The Associated Press EDMONTON, Canada (AP) — The veteran San Jose Sharks taught the upstart Edmonton Oilers a lesson in playoff intensity, spotting them two early goals Wednesday night and then roaring back to win.
Melker Karlsson scored at 3:22 of overtime and San Jose came back to beat Edmonton 3-2 in Game 1 of their first-round Western Conference series.
“We got the chance and I snuck it in,” said Karlsson, who fired a snap shot from the top of the right circle past goalie Cam Talbot. “I got a little space and [Joe Pavelski] saw me in the middle. It was a half-breakaway. It was nice.”
The Oilers jumped out to a 2-0 lead in the first period only to get outshot 34-9 the rest of the way. The Sharks came back and tied the game with just more than 15 minutes left in regulation.
Joel Ward and Paul Martin scored for San Jose. Milan Lucic and Oscar Klefbom scored for the Oilers before 18,347 fans at sold-out Rogers Place.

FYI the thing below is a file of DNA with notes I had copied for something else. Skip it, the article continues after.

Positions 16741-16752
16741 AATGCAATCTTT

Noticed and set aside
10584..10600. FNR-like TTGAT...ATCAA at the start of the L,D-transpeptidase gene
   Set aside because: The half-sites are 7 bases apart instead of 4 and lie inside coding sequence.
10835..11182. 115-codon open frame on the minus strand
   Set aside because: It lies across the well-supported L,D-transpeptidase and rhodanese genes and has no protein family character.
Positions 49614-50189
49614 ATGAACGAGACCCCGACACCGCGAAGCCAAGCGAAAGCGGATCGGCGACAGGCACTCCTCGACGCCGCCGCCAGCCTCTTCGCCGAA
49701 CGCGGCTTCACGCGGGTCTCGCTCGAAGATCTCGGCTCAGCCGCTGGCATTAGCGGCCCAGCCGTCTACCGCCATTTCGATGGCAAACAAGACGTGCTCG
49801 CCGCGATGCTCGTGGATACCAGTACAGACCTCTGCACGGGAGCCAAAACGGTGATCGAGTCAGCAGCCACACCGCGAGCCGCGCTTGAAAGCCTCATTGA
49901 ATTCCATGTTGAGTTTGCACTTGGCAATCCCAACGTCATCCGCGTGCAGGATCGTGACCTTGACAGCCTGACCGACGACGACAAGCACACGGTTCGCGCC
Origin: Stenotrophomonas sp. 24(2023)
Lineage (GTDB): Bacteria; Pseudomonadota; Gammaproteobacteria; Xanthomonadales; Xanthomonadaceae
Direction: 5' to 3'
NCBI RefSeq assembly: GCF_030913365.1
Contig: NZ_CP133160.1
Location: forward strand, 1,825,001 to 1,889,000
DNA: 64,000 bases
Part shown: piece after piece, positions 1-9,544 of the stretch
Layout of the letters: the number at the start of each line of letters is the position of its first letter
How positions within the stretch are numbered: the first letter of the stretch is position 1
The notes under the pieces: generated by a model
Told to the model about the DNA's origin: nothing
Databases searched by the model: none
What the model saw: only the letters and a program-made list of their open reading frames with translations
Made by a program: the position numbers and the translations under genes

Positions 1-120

Edmonton center Connor McDavid, the NHL’s leading scorer in the regular season, had one assist in his playoff debut to extend his point streak to 15 games. For the most part, however, he was held in check by the Sharks.
“We did a good job starting the game but we’ve got to finish,” McDavid said. “They had the puck all night. They played in our zone. When you don’t have the puck you’re not going to get many shots on goal.”
It was the first playoff game in the Oilers’ new downtown arena and the team’s first postseason game in almost 11 years.
The Sharks played without star center Joe Thornton, who is day to day with a left knee injury. But center Logan Couture returned to the lineup with a full face cage. He missed seven games after having his mouth and teeth smashed by a deflected puck.
The teams were headed in opposite directions coming into the playoffs. The Oilers won 12 of their last 14 regular-season games, while San Jose dropped nine of 13. The Sharks, however, are the defending Western Conference champions with 1,169 games of playoff experience on their roster compared with 342 for Edmonton.
“We were confident we could go out and turn things around [after the first period],” Couture said. “We forechecked them hard and they got caught on some long shifts.
“From the second period on, we had control of that game. It was just a matter of time before the puck was going to go in.”